Attracting more women into construction has long been a major challenge for the industry, but getting them to stay is quite another as David Taylor discovers.
At the launch of an initiative two months ago, trade and industry secretary Patricia Hewitt quoted recent research which shows that, at any one time, around 50,000 women science and technology graduates are not working - the majority because they are raising families.
The situation would not be so dire if these women went back to work after having their children.
But the reality is that only about 8,000 will return to a job that makes use of their education.
In an industry that is increasingly nervous at the prospect of a looming skills shortage, these figures are bad news. They add up to a lot of wasted knowledge and valuable expertise that the industry can ill afford to lose.
Janet Munt is a 32 year old chartered civil engineer who left her job with specialist consultancy STATS Group at the end of last year. She doubts she will ever work as an engineer again.
'Friends in other industries are able to take on interesting work as they have a job share partner. In the construction industry, the tiny number of female chartered engineers means that I can be almost certain of never finding a job share partner, ' she says.
A mother of two young children, she returned to STATS on a part-time basis, working two days a week on an administrative project. Although full of praise for her former employer, which went out of its way to accommodate her needs, she was excluded from technical project work as a part-timer.
Adrian Marsh, chairman of STATS Group, says his company was keen to keep her at work.
'Janet is an outstanding engineer and we were keen to retain her. We are trying to get an integrated management system going and she was central to this.
It's been a painful process for all of us, ' he says.
Her part-time job was fairly flexible and had the benefit, according to Marsh, of not having 'a client interface'. But it was not an engineering job and after meeting the cost of commuting and childcare, she was barely breaking even. Last year, she left STATS for good.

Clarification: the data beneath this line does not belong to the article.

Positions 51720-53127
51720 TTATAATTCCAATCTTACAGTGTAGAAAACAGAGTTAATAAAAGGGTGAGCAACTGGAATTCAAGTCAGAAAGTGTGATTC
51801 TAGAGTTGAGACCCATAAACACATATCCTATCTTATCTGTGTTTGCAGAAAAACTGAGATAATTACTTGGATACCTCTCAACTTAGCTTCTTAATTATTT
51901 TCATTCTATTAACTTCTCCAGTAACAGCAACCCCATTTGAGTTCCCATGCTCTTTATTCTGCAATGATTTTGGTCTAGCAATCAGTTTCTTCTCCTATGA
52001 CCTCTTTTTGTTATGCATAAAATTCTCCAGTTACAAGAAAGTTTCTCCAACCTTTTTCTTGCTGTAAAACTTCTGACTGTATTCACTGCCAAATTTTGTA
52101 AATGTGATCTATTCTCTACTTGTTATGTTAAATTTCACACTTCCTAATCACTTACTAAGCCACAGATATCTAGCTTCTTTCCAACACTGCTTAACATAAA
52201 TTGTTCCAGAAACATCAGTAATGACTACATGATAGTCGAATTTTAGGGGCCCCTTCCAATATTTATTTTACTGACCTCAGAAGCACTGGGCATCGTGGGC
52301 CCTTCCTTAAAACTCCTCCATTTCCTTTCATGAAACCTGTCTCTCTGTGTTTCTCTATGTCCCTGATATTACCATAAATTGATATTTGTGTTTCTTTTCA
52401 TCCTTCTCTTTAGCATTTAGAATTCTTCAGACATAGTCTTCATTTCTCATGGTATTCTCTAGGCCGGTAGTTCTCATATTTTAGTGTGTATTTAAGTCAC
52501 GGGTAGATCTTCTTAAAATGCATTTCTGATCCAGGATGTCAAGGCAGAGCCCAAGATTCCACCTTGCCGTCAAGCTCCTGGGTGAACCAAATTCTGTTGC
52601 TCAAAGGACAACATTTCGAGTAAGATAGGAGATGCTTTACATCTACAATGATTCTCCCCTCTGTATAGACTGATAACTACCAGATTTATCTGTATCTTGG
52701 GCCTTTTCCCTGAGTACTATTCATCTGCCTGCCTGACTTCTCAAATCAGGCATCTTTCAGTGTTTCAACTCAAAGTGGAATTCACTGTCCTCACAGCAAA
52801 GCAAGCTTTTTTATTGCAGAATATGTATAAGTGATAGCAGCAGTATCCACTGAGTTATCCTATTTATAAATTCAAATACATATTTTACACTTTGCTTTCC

The Government's initiative, launched in January by Patricia Hewitt, is designed specifically to encourage female science and engineering graduates back to work after having children. Key elements of the campaign include the formation of a 'high level group' led by Baroness Greenfield to 'develop a targeted strategy to improve women's participation across the sciences' and £80,000 worth of funding to set up a mentoring scheme aimed at helping women engineers and scientists return to work after a career break.
The ICE, through its equal opportunities forum, ICEFLOE, is also working towards better opportunities for its women members. 'We are encouraging employers, through our website, Best Practice papers and other channels, to set up flexible working policies, ' says Michelle McDowell. She dismisses, for example, the notion that a parttimer cannot work on projects which have a client interface:
'There's a preconception among employers that you have to be available at all times, but fulltime people are not always available because they have other work to do'.
Sandi Rhys-Jones, former member of the Latham Equal Opportunities Working Group and founder of the Change the Face of Construction campaign, agrees: 'Male senior managers can disappear off to a two day conference without the sky falling in, but suggest that able, valuable and committed women could work three or four days a week and the cry goes up - 'supposing a client rings on her day off?'' And, although welcoming Hewitt's initiative, Rhys-Jones says the minister's announcement appeared to overlook one simple truth: 'If it wants to get women back to work, the first thing the Government should do is to give working women tax relief on childcare, ' she says.
Munt agrees. 'The Government does not regard childcare as a work related expense. That makes me furious, ' she says. 'If Baroness Greenfield doesn't look at the question of tax breaks for working women, she will have failed.'